AFH to scrap platform costs for clients

AFH to scrap platform costs for clients

Advice consolidator AFH will be absorbing the cost associated with its advisers using platforms, in a radical departure from the industry practice of charging clients for the service.

The vast majority of adviser business, and nearly all investment advice business, is held and monitored via an online platform, with the fees charged by platforms for this service  traditionally passed onto adviser's clients.

But chief executive Alan Hudson said AFH will no longer be running its business that way. The only issue over the move was timing, he said.

Article continues after advert

"It is not a question of whether we will do this, it is a question of when we will do this," Mr Hudson said.

The adviser consolidator said it was unreasonable to expect clients to pay for a service which primarily benefits advisers and predicted this would happen across the industry sooner or later.

Mr Hudson said: "I suspect that platform costs won't be paid by clients, they will be paid by advisers. It is inevitable. The only question mark is the timescale over which it occurs.

"If advisers have got to fund platforms out of their own pockets then they have got to be a lot more price sensitive."

Earlier this year AFH revealed it was using its scale to push down fund manager fees by reaching deals with six fund management companies to run segregated mandates on the company's behalf, which Mr Hudson said would provide a saving of between 15 and 22 per cent.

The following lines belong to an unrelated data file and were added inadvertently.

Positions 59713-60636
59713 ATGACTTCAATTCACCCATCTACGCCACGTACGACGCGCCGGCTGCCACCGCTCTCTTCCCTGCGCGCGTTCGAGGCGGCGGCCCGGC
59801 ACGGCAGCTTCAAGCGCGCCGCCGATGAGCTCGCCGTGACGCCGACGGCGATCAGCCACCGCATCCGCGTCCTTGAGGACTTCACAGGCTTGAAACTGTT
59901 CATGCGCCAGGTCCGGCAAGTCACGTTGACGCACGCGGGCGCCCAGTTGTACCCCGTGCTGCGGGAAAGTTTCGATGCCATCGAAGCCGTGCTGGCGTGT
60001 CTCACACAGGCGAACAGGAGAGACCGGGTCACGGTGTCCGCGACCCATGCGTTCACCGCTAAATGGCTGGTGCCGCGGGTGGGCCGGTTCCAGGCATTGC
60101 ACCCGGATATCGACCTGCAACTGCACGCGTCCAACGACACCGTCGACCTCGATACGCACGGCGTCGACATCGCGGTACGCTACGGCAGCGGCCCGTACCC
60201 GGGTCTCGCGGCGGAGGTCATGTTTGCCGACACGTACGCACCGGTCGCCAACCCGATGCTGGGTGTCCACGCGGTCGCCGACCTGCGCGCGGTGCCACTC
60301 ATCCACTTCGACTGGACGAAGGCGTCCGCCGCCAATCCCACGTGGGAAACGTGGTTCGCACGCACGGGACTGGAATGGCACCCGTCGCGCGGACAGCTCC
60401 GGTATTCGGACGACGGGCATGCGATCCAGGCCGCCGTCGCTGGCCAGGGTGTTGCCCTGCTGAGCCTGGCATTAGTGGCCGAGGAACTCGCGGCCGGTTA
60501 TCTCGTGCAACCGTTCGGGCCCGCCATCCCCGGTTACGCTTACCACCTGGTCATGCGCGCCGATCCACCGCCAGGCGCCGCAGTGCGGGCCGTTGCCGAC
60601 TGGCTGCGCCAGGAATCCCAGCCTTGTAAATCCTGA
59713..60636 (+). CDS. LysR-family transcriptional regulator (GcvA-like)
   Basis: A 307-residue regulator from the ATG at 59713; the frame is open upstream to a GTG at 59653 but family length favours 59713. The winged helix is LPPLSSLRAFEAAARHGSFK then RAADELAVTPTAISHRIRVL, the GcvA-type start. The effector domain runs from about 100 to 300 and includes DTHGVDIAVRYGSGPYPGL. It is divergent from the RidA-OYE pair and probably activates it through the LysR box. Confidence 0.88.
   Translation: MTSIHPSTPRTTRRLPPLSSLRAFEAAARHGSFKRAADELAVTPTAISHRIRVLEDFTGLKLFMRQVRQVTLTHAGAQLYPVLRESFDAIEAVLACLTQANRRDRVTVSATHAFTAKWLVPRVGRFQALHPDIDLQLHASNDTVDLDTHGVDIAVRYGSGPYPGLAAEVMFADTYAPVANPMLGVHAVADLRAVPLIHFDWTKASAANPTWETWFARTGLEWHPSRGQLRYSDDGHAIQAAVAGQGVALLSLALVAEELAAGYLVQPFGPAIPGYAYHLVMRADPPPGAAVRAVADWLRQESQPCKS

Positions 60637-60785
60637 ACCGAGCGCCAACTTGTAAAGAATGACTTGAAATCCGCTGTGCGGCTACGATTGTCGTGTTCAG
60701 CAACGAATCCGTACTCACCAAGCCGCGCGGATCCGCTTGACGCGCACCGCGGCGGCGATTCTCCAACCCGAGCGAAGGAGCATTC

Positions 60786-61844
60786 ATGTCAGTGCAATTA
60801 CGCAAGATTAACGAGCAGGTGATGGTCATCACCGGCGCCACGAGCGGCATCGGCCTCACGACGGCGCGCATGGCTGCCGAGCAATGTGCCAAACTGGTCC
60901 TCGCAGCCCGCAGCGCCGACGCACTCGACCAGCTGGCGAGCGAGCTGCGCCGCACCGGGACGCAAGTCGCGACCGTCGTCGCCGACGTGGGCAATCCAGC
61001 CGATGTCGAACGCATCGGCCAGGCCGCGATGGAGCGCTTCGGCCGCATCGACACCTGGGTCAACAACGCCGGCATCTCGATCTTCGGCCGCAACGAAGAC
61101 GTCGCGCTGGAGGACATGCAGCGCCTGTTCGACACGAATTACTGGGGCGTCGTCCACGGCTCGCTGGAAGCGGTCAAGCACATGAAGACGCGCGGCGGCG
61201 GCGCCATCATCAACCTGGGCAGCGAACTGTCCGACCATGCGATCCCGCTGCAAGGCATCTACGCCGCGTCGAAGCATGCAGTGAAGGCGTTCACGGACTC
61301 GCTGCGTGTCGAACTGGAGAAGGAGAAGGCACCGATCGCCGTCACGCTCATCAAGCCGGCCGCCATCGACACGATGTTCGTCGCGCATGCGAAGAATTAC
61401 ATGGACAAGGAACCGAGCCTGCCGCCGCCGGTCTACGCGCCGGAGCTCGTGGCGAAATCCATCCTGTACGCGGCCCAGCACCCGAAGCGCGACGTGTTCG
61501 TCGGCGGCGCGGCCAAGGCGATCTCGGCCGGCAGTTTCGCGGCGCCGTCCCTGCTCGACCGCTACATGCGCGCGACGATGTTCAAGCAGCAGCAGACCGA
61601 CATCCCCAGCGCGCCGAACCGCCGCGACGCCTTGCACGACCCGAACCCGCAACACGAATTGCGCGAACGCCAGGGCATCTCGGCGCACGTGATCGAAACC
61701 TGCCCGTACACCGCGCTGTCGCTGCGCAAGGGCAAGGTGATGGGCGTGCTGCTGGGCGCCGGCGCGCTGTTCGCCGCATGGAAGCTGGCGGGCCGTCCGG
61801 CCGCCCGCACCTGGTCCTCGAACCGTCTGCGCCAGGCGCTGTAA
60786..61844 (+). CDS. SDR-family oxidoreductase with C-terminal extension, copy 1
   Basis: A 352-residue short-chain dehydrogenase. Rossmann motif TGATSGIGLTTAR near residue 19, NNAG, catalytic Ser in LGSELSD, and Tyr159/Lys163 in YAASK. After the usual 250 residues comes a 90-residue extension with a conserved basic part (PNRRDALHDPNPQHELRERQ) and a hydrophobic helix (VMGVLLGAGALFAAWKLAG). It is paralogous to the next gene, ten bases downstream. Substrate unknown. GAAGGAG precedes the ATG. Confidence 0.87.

Mr Hudson said: "When you start to combine reducing platform fees and the benefits of segregated mandates, that provides a big gap between the large and the small firms.

"There will be serious advantages to dealing with a larger firm and all that is going to do is hasten consolidation."

AFH, which has more than £3bn in assets under management and more than 160 IFAs, has its own platform but its advisers are able to choose whichever one in the market they believe is most suitable for their clients.

Last year the Financial Conduct Authority launched a market study into investment platforms because of concerns about whether there was enough competitive pressure in the platform market to incentivise operators to put pressure on asset management fees.

It had already raised concerns in the current market study on whether platforms were restricting competition by hampering switching and if investors benefited from economies of scale, suggesting this warranted additional work.

Yesterday AFH reported a profit of £2.5m, on revenue of £22.7m, in the six months to the end of April.